Platinum Blog #13: PC Music

Album Review: PC Music | Volume 1

PC Music is pretty damn weird. The UK-based electronic pop music label has gathered a remarkable amount of hype in its short lifespan. Founded in August 2013 by producer A.G. Cook, PC Music (more so than any other well-known artist or label in recent years) falls under the category of love-it-or-hate-it. In my opinion, about 2/3 of the material they release is fantastic; the other third is awful and grating. All of PC Music’s releases generally contain commonalities: British female pitch-shifted voices, bright synthesizers, and sharp hi-hats and kick drums. However, the catalog of artists they have is remarkable, and despite the musical similarities between them, each individual artist is able to carve out a niche within the spectrum of PC Music.

Last week, PC Music released their first official compilation album, PC Music Volume 1. Seven artists within the label contributed to the ten-track album, which essentially serves as a sample platter for everything that PC Music has to offer. While artists within the label like A.G. Cook and GFOTY have released album-length mixes in the past, each track on this album is just that–a track. The opener, Hannah Diamond‘s “Every Night”, includes all the characteristics of PC Music that I outlined earlier. Simply put, it’s a near-perfect pop song. The innocence in the lyrics (“I like the way that you know that I like how you look”) coupled with the layered vocals and clear, but not technically superior, voice of Diamond evoke a better version of Taio Cruz’s pop smash “Dynamite”. If that seems like a strange comparison, it is; PC Music, at it’s poppiest, is most similar to early 2010s pop radio.

A.G. Cook’s tracks are predictably solid; “Beautiful” is very sweet and earnest. While some of PC Music’s releases (most notably producer Sophie) have a tinge of self-awareness, “Beautiful” is yet another pop classic. Later, with “Keri Baby” (which features Diamond), Cook creates what might be the closest thing to a banger that PC Music has released. You won’t like it on first listen, but when the disjointed vocal tracks and fuzzy synths cohere, you’ll be be singing along.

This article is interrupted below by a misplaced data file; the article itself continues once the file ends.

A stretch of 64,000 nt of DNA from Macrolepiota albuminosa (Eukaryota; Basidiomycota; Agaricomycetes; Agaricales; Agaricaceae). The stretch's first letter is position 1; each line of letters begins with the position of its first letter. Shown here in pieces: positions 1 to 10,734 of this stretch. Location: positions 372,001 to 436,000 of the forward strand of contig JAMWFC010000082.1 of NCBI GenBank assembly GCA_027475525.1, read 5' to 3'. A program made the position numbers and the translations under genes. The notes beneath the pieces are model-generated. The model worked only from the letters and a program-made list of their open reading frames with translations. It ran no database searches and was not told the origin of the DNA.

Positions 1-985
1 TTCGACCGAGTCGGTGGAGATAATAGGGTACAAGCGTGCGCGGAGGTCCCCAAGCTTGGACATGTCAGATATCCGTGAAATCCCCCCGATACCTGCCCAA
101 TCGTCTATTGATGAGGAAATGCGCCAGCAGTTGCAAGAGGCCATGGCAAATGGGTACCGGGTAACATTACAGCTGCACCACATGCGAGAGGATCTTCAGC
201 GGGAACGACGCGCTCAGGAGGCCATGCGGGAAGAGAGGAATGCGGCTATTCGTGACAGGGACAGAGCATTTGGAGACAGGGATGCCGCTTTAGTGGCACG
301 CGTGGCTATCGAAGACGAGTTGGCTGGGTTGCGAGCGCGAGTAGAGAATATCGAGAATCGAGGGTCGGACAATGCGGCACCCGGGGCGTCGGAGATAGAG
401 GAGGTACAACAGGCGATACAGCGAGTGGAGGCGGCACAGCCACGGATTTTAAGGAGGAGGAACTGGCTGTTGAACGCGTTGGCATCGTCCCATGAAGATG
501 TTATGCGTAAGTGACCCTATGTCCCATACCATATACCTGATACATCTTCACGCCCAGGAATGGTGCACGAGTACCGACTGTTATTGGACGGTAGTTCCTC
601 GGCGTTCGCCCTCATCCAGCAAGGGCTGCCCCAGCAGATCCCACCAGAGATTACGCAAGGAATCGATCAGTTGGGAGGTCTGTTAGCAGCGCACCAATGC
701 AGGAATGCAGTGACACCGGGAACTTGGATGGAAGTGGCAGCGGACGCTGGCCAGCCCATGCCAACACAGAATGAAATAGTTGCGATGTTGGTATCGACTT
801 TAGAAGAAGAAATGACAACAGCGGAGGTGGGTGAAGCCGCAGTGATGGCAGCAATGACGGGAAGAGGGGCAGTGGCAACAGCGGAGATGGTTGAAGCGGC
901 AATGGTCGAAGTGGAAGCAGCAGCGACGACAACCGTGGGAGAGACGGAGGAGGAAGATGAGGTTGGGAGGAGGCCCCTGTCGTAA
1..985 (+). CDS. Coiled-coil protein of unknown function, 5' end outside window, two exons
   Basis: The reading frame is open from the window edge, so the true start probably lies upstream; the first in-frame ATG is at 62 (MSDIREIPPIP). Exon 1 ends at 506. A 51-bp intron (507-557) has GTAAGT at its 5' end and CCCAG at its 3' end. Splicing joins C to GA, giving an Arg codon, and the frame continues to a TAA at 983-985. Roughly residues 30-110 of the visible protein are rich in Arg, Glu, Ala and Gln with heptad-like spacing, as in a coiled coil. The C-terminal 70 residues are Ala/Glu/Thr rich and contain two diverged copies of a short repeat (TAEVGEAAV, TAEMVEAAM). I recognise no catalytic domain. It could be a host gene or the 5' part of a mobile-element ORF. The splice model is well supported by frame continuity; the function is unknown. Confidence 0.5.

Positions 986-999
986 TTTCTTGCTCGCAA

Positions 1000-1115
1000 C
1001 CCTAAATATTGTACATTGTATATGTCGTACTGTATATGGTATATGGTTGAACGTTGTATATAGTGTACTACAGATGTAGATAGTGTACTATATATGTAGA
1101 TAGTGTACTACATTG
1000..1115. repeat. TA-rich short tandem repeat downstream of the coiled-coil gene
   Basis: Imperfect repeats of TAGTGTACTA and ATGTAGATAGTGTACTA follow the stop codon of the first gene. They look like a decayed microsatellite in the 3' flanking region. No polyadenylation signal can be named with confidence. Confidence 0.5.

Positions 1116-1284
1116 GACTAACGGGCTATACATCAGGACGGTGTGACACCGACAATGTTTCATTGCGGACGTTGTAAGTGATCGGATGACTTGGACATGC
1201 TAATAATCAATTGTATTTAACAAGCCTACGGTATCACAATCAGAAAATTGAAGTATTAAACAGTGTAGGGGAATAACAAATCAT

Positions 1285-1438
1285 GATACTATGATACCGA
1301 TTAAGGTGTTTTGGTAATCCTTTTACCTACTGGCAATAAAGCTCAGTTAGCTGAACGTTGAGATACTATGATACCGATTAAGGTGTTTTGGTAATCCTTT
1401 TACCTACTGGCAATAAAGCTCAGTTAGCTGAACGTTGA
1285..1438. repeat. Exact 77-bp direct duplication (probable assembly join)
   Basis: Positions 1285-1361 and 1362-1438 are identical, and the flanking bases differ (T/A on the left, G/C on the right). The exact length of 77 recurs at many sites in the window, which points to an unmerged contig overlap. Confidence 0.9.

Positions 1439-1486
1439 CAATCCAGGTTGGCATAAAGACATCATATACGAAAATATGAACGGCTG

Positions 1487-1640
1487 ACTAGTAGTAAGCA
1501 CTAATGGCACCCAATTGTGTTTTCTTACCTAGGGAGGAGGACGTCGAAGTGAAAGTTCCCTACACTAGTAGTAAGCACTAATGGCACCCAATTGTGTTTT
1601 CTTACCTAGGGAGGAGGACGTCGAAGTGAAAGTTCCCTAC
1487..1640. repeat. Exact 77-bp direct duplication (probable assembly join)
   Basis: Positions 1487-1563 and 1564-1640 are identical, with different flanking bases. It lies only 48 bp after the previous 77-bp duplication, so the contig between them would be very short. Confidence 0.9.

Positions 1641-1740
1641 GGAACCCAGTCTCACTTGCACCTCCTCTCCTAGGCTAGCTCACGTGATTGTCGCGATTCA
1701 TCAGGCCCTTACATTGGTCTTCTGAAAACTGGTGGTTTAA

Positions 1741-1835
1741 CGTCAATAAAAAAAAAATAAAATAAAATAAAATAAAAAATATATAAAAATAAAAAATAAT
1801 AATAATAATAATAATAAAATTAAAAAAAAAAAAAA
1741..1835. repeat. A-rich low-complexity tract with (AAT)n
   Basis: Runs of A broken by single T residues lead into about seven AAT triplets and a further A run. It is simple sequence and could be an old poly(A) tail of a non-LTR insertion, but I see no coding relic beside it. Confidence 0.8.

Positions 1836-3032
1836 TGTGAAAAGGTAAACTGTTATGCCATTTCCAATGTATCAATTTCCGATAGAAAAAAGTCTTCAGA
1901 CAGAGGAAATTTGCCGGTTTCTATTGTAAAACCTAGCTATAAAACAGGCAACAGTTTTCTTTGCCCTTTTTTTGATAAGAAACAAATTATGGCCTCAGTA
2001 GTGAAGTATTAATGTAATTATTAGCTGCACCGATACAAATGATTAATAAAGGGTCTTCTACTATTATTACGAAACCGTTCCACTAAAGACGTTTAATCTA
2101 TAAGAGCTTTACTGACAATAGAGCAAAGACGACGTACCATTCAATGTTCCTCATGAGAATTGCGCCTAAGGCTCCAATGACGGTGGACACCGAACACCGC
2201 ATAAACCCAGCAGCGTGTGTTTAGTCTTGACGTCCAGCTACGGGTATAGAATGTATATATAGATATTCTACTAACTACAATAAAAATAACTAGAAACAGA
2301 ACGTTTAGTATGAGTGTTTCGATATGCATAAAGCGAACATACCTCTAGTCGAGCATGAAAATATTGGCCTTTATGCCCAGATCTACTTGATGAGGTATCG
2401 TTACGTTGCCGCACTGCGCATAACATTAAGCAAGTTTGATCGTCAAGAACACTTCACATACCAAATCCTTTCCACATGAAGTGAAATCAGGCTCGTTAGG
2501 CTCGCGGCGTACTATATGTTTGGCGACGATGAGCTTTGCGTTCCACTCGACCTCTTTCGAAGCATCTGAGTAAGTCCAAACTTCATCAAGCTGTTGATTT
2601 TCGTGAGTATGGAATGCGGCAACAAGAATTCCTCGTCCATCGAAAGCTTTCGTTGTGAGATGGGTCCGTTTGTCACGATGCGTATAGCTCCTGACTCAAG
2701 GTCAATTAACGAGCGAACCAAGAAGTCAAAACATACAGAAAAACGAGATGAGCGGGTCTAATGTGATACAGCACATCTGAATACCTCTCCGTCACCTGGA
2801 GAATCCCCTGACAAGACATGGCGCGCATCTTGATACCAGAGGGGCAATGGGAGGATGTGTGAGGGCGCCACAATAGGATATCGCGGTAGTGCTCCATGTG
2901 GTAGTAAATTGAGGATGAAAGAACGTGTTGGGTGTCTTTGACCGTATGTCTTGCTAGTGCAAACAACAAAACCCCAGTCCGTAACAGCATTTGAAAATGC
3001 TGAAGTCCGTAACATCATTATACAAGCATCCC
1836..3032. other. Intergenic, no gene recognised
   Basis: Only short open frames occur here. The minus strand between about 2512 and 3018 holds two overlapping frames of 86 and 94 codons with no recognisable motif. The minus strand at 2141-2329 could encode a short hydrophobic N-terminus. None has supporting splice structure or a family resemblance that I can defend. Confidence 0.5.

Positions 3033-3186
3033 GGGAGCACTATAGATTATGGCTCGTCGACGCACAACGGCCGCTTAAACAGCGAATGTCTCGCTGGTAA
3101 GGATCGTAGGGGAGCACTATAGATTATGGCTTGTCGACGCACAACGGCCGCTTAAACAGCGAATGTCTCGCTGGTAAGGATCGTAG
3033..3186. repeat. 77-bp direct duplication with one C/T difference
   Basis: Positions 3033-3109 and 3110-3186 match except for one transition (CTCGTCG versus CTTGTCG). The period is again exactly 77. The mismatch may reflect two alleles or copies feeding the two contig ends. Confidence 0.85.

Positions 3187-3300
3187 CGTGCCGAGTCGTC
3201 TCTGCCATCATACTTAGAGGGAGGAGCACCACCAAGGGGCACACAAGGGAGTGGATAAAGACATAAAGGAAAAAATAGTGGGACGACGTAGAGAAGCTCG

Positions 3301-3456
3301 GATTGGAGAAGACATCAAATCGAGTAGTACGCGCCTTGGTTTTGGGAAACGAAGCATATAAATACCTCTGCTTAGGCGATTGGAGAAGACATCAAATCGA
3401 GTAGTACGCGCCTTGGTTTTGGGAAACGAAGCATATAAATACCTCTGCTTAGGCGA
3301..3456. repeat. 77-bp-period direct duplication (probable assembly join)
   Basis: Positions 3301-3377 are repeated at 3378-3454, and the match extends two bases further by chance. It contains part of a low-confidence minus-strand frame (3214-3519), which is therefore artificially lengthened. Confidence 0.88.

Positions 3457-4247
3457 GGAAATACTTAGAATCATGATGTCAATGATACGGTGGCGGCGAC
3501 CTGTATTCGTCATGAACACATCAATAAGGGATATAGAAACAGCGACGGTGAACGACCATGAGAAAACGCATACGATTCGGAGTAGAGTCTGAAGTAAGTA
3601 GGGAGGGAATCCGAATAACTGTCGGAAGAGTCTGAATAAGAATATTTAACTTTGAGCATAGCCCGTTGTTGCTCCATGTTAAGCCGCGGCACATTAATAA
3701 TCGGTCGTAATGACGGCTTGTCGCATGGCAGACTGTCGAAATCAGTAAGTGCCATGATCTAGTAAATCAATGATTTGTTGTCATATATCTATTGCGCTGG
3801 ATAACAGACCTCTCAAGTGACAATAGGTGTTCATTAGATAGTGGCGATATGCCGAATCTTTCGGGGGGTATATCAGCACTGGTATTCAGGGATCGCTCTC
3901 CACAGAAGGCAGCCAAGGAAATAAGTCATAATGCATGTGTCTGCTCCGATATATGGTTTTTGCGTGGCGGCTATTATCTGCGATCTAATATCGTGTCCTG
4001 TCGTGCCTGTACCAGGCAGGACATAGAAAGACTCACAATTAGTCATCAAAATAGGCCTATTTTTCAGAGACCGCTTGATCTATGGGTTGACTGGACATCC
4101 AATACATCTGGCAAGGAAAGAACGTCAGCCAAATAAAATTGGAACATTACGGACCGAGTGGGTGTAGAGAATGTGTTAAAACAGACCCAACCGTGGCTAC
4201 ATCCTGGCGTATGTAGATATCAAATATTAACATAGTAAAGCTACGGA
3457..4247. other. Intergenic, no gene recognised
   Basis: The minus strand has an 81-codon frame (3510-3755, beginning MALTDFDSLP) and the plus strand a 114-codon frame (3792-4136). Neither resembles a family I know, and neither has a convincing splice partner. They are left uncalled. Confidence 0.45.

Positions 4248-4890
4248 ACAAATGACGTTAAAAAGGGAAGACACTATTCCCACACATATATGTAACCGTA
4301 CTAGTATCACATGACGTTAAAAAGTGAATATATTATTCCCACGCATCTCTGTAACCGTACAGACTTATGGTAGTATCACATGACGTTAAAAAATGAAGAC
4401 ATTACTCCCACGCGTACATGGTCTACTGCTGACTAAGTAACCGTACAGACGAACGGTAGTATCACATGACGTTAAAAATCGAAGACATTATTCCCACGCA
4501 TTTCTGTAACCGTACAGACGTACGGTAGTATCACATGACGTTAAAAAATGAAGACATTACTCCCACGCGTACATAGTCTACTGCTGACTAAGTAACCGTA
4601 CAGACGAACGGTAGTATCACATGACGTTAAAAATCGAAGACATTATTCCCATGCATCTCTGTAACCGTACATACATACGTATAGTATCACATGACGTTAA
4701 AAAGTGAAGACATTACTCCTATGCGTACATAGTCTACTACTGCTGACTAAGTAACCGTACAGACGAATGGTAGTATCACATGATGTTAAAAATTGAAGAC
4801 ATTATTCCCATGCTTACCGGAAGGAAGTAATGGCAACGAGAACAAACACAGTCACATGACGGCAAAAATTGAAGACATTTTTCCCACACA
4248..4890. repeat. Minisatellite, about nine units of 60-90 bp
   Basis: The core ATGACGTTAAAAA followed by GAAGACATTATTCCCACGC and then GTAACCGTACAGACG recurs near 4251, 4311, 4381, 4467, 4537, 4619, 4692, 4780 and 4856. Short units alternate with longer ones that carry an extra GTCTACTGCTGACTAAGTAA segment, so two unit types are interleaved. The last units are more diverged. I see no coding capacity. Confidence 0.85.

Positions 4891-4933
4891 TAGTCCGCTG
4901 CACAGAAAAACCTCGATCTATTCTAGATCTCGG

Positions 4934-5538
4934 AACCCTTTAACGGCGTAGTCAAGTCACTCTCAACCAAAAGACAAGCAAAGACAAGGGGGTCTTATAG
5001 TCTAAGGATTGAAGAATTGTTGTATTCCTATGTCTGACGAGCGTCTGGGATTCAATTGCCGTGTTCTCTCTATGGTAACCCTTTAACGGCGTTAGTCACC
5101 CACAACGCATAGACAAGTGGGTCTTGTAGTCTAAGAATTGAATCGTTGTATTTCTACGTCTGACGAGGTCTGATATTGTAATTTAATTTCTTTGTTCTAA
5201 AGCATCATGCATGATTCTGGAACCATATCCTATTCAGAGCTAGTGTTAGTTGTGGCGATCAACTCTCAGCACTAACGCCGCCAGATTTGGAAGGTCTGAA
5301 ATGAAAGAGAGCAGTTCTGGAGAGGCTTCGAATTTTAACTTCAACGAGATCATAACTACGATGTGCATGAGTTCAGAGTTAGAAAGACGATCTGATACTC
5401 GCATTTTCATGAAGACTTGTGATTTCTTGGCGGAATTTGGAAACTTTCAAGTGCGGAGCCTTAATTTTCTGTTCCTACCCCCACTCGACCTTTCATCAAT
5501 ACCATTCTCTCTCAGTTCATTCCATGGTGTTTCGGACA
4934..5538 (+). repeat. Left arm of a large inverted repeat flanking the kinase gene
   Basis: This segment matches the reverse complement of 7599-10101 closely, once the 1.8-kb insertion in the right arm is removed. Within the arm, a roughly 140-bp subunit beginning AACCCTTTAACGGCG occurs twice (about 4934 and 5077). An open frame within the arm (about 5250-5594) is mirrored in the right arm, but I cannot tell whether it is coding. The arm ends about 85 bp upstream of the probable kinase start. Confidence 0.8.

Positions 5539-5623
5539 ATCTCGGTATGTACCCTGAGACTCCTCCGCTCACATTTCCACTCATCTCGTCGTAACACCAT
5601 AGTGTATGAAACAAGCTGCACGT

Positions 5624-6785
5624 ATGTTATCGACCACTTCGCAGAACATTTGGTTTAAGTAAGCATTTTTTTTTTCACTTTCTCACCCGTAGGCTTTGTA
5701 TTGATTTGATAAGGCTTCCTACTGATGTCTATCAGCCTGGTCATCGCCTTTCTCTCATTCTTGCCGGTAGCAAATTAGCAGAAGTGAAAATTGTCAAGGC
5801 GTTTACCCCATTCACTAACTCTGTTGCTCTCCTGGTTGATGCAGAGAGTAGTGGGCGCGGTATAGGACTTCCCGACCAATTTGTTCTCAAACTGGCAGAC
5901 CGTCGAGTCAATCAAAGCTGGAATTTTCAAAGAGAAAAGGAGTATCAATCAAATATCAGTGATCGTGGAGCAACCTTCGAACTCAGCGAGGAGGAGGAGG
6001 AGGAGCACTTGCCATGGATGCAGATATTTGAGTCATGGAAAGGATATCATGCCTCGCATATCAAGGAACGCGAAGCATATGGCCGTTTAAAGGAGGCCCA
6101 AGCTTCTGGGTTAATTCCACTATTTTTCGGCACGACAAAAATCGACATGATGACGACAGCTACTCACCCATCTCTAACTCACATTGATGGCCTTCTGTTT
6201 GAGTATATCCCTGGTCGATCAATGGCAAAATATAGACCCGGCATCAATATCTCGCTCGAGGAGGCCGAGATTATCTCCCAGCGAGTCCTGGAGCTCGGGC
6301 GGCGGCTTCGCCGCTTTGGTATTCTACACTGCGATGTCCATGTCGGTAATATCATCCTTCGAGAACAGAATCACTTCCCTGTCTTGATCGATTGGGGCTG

Some of the lesser-known PC Music artists appear on Volume 1 as well, and these tracks are the ones that really set PC Music apart. In particular, Thy Slaughter’s “Bronze” (which is my favorite track PC Music has released to date). The nearly immediate releases from dissonance on this track, and the sheer number of major chords (of which there are A LOT) make this a pop masterpiece. EasyFun‘s “Laplander”, which also appeared on EasyFun’s debut EP Deep Trouble, is a really good dance track. That EP, coming in at almost exactly 10 minutes, shows how an artist within PC Music can offer something unique while continuing to fall within the overarching theme of the label.

Like I said, when PC Music is good, it’s great, but when it’s poor, it’s terrible. GFOTY has two tracks on the album, and I can’t stand either of them. They both feature repeated voice samples, and are just a difficult listen. I do, however, like the concept behind GFOTY’s “Don’t Wanna / Let’s Do It”; it describes the concept of decision-making while impaired very well. Cook’s alter ego Lipgloss Twins appears on the compilation as well, with the track “Wannabe”. It sounds exactly like a GFOTY song, so you can probably guess how I feel about it. Its incoherent vocal samples and seemingly random drum strikes make the track nearly impossible to listen to. It’s on these tracks where I wonder who PC Music tries to appeal to; are they even serious? Is this satirical?

PC Music isn’t for everyone; after listening to Volume 1, you’ll know whether you like them or not. The pop songs are fantastic, and the experimental tracks fall flat.

Score: 8/10

Thanks, Shura

Shura has released four fantastic pop songs over the past year. Listen to them here. My personal favorite is “Just Once”.

Five songs I’m listening to this week

Giorgio Moroder | “Deja Vu” (feat. Sia)

Wet | “Deadwater”

Disclosure | “Bang That”

Tame Impala | “Disciples”

Kehlani | “The Letter”

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